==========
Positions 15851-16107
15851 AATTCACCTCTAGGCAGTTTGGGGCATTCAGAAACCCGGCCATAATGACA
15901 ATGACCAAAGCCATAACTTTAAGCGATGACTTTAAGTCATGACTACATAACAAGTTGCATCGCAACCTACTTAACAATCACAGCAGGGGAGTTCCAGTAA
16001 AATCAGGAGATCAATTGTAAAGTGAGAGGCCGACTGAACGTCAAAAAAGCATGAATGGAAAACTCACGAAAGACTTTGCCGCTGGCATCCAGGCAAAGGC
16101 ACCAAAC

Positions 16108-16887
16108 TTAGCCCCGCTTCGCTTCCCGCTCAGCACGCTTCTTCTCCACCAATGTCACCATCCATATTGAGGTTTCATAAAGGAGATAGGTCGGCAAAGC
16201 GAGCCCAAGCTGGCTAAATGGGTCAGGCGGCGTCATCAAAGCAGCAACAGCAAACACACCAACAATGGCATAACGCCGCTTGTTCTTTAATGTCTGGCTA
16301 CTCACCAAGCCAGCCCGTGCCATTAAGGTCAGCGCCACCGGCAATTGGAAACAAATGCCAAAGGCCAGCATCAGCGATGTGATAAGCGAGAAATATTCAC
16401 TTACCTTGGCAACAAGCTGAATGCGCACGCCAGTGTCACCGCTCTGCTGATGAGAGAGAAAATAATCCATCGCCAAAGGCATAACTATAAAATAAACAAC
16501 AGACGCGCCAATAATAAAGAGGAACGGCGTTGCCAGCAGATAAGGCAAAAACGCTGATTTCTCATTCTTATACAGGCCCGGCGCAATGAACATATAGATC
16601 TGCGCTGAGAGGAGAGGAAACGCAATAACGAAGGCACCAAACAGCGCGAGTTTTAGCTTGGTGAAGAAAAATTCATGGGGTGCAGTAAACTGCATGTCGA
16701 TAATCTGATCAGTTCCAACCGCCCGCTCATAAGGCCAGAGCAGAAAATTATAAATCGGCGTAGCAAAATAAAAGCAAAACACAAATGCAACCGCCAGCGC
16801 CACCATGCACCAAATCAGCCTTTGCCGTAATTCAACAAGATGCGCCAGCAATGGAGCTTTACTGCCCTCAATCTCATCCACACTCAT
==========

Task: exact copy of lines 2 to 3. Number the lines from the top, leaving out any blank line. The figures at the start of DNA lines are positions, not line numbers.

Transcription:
15851 AATTCACCTCTAGGCAGTTTGGGGCATTCAGAAACCCGGCCATAATGACA
15901 ATGACCAAAGCCATAACTTTAAGCGATGACTTTAAGTCATGACTACATAACAAGTTGCATCGCAACCTACTTAACAATCACAGCAGGGGAGTTCCAGTAA